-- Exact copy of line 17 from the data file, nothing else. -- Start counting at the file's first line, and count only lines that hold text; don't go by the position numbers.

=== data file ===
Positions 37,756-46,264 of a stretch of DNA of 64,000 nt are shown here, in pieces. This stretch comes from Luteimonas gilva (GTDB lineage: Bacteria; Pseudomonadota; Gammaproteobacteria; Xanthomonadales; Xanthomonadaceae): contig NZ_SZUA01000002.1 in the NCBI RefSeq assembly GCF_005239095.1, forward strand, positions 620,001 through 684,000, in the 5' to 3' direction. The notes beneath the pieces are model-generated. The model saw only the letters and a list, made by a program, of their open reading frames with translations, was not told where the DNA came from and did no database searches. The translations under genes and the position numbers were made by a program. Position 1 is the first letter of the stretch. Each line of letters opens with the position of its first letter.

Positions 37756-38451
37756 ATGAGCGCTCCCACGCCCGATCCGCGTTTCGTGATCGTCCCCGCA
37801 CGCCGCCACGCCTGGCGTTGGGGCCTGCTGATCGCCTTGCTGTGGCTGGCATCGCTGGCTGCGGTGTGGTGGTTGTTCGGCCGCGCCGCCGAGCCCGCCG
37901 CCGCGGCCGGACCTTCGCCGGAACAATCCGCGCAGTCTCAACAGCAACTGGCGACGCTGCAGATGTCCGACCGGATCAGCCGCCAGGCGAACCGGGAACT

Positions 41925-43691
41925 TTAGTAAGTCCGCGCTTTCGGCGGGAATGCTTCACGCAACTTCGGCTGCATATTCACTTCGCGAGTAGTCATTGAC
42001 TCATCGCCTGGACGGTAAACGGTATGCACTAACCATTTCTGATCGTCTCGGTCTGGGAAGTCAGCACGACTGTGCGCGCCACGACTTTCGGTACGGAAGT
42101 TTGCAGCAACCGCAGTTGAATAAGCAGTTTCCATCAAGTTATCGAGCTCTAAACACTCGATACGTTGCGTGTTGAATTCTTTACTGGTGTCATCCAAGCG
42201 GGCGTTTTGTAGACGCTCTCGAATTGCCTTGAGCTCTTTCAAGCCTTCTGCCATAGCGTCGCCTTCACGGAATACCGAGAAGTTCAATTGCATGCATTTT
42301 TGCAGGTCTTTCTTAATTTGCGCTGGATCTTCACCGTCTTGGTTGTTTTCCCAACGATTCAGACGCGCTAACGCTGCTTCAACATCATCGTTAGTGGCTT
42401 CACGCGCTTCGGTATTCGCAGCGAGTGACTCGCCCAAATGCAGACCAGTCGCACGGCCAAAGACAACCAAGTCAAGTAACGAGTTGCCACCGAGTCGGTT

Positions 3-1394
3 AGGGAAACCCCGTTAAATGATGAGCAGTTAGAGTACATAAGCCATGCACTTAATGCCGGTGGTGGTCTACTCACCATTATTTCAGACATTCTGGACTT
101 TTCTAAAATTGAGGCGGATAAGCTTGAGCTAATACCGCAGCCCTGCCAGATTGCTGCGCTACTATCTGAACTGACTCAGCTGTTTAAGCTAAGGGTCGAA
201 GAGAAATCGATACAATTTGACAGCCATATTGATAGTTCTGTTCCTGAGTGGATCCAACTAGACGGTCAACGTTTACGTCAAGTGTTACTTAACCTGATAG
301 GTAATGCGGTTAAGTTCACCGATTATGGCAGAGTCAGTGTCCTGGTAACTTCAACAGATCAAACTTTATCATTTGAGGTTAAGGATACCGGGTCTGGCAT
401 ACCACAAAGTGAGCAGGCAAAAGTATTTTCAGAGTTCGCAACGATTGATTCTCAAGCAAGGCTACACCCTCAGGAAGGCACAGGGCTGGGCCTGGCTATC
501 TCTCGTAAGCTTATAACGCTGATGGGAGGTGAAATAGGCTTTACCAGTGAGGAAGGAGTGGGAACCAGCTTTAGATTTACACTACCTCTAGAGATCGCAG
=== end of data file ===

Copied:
301 GTAATGCGGTTAAGTTCACCGATTATGGCAGAGTCAGTGTCCTGGTAACTTCAACAGATCAAACTTTATCATTTGAGGTTAAGGATACCGGGTCTGGCAT